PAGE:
Wield, Don't Yield, Your Power

by dsnider 10. December 2013 09:00


"But what is happiness except the simple harmony between a [woman] and the life [she] leads." — Albert Camus

Too much of what’s written about time management and work/life balance misses the mark. We read it and think: Yeah, OK, that makes sense, I guess, but it doesn’t make any real difference in my ability to manage my work or my life.  It isn’t useful.

I think that’s because neither time management nor work/life balance can be tackled in a vacuum. Time management is a tactic: potentially useful, but meaningless without a framework in which to apply it. Work/life balance is an outcome: desirable, but not the thing that identifies one set of tactics as clearly better than another. To build the kind of career and life that will actually make you happy, you don’t need merely another tactic. You don't need a restatement (or, worse, an argument refuting the possibility—curse you, Atlantic article!) of the desired outcome.

What you need is an effective strategy. My strategy—the one I used to build a successful, rewarding, and very happy career and life—is simply this: Suit Yourself.

 What does “Suit Yourself” mean?  It’s a matter of figuring out what’s internal and what’s external, and then making decisions accordingly. To do it, you must develop self-awareness, articulate your priorities, stop mistaking outcomes for goals, and focus your time and energy on what matters most.

It’s very easy, particularly for lawyers and even more particularly for well-paid lawyers, to get caught up in an endless circle of, "This must be great since it’s everything I’ve worked for, so I better work to get more of it even though it doesn’t feel great at all."

But it’s not about impressing other people or making any one else happy; it’s about impressing and making yourself happy. Letting other people or an institution or the media define success for you is yielding your power instead of wielding it.

Career success has to be measured in personal terms. Cleaving to some external definition, rather than to your own definition, is a sucker bet. It’s not success if it doesn’t make you happy—no matter what other people think. 

I believe it’s absolutely critical to define career success for yourself, to figure out your own path, and then follow it unconditionally. This has nothing to do with rigidity (times will change and so will you) and everything to do with knowing who you are and what you want. You don’t get to define what organizations perceive as valuable, but you do get to define what satisfies you. Whenever you have a career choice or decision to make, ask yourself which route will better address your internal inspirations and let you do more of what you love to do. Then choose that route, even if it’s not the traditional or expected move. Remember, you’re suiting yourself.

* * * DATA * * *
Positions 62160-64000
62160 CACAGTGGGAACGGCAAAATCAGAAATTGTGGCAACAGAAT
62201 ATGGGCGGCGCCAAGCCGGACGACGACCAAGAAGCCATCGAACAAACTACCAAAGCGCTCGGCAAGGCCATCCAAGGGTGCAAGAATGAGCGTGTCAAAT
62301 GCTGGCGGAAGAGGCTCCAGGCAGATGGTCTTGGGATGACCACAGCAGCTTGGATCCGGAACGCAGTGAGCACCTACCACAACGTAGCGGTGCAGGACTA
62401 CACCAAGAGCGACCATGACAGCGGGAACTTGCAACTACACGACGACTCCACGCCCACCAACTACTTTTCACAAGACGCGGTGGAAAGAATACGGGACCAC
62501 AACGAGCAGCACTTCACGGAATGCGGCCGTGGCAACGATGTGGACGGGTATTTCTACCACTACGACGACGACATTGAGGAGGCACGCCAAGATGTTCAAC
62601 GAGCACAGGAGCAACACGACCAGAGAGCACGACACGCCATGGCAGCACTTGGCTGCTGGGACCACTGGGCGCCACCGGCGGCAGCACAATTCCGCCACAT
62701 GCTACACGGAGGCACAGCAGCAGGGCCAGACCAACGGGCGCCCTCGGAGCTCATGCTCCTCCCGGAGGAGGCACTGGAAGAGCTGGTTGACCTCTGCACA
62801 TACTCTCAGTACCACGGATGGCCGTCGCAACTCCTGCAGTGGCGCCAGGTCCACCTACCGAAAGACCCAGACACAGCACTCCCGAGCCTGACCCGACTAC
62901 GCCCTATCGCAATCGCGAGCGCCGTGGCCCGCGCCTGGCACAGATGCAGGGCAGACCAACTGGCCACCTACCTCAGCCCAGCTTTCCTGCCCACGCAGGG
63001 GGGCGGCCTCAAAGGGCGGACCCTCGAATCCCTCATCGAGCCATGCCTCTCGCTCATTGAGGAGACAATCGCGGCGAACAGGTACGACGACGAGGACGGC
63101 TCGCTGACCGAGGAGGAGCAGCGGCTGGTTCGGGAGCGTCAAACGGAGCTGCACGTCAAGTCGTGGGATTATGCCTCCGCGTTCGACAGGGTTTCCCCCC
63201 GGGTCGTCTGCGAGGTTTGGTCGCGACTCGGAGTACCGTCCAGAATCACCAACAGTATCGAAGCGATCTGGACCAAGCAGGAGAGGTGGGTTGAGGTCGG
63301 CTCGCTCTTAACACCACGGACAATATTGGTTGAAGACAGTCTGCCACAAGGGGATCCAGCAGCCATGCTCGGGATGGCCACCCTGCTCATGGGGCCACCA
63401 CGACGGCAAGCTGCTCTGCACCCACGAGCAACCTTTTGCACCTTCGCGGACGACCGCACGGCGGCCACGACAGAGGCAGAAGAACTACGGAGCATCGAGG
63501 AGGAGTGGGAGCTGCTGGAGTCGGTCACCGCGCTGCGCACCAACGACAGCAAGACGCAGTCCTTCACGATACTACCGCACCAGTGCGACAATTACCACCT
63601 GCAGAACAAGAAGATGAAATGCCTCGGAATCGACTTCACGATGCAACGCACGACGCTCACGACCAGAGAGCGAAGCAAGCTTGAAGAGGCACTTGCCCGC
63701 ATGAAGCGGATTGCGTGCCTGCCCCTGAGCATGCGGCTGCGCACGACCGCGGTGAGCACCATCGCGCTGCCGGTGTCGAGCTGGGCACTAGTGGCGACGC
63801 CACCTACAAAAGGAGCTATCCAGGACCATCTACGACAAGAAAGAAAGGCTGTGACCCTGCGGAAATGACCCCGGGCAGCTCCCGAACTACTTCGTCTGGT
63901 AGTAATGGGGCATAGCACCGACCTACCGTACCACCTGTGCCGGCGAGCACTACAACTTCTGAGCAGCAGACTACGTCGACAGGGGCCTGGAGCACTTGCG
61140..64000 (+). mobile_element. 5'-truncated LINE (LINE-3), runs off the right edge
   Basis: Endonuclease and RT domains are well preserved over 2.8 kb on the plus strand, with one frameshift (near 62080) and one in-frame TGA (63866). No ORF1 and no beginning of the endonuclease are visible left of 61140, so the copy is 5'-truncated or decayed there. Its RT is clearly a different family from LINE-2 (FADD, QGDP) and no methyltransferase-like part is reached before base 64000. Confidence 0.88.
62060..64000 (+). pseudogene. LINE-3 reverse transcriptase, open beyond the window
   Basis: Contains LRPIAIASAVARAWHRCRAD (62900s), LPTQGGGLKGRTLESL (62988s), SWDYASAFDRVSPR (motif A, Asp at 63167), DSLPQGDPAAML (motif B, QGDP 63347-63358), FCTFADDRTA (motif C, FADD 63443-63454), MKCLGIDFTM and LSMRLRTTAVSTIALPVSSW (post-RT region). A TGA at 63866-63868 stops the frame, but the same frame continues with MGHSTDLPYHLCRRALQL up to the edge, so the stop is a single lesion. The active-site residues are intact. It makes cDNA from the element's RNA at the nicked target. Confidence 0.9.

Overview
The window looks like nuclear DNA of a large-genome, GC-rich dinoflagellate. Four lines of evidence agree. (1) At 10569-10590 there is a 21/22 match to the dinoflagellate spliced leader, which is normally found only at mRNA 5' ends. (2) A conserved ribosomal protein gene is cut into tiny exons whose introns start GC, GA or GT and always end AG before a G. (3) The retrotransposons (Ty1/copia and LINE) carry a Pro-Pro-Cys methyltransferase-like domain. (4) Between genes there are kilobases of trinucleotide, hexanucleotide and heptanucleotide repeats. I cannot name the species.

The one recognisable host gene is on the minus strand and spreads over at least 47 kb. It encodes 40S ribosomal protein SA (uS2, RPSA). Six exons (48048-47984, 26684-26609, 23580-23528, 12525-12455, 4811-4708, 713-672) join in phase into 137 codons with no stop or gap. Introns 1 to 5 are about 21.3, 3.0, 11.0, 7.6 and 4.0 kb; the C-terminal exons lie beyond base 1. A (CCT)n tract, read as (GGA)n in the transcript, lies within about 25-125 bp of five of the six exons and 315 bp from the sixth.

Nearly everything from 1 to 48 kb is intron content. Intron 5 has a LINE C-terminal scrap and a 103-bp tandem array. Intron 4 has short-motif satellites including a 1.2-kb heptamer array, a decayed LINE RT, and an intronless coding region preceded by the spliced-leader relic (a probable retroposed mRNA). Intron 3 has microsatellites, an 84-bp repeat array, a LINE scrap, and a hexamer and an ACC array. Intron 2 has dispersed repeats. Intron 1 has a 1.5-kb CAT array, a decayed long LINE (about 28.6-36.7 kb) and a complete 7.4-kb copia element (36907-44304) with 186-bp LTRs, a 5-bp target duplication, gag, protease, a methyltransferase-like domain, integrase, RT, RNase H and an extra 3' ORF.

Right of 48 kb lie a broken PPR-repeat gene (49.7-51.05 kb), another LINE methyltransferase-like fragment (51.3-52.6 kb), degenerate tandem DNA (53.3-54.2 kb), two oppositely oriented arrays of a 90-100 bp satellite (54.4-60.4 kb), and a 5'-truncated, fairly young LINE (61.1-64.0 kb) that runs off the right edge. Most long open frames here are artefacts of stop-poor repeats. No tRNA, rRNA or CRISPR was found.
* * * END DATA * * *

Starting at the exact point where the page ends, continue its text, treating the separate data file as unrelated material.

People will tell you this approach closes doors. I’m not convinced the doors they’re talking about are always worth keeping open, but in any event these people are wrong. As a young lawyer, I left a law firm in the city for an in-house legal position in the suburbs, accompanied by a veritable chorus of, "Doors are closing."  At the time, I figured I was willing to pay the price of a few closed doors (the principal one being law firm partnership) for the prize of a job I could enjoy and do well in fewer than 16 hours a day. Some years later, I became a partner at a law firm and then the general counsel of a $20 billion company. The doors in question didn’t close as a result of my non-traditional decision. Other, arguably superior, doors opened. That early decision ended up giving me luxury-boutique benefits at a bargain-basement price.

To suit yourself and succeed, you have to fine-tune your perspective so you can identify and focus on what matters most – to you and in your work surroundings – and then recognize and choose the best paths for achieving personal satisfaction.  How?  Come back next month for specific tips and tools that will help you figure out and prioritize what matters most to you.

Debra Snider is an author, speaker, no-longer-practicing lawyer, former senior executive, blackjack player, and mother of two grown children.  Her published works include two nonfiction business books, one specifically for lawyers, and the novel A MERGER OF EQUALS, which readers have called “one of the most enlightening and true works of fiction about corporate life and love” and “virtually impossible to put down.”  A Chicagoan until 2005, Debra and her husband of 36 years now live in Nevada.  Click here for more info on her biography, books, and appearances.

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Debra Snider | Suit Yourself

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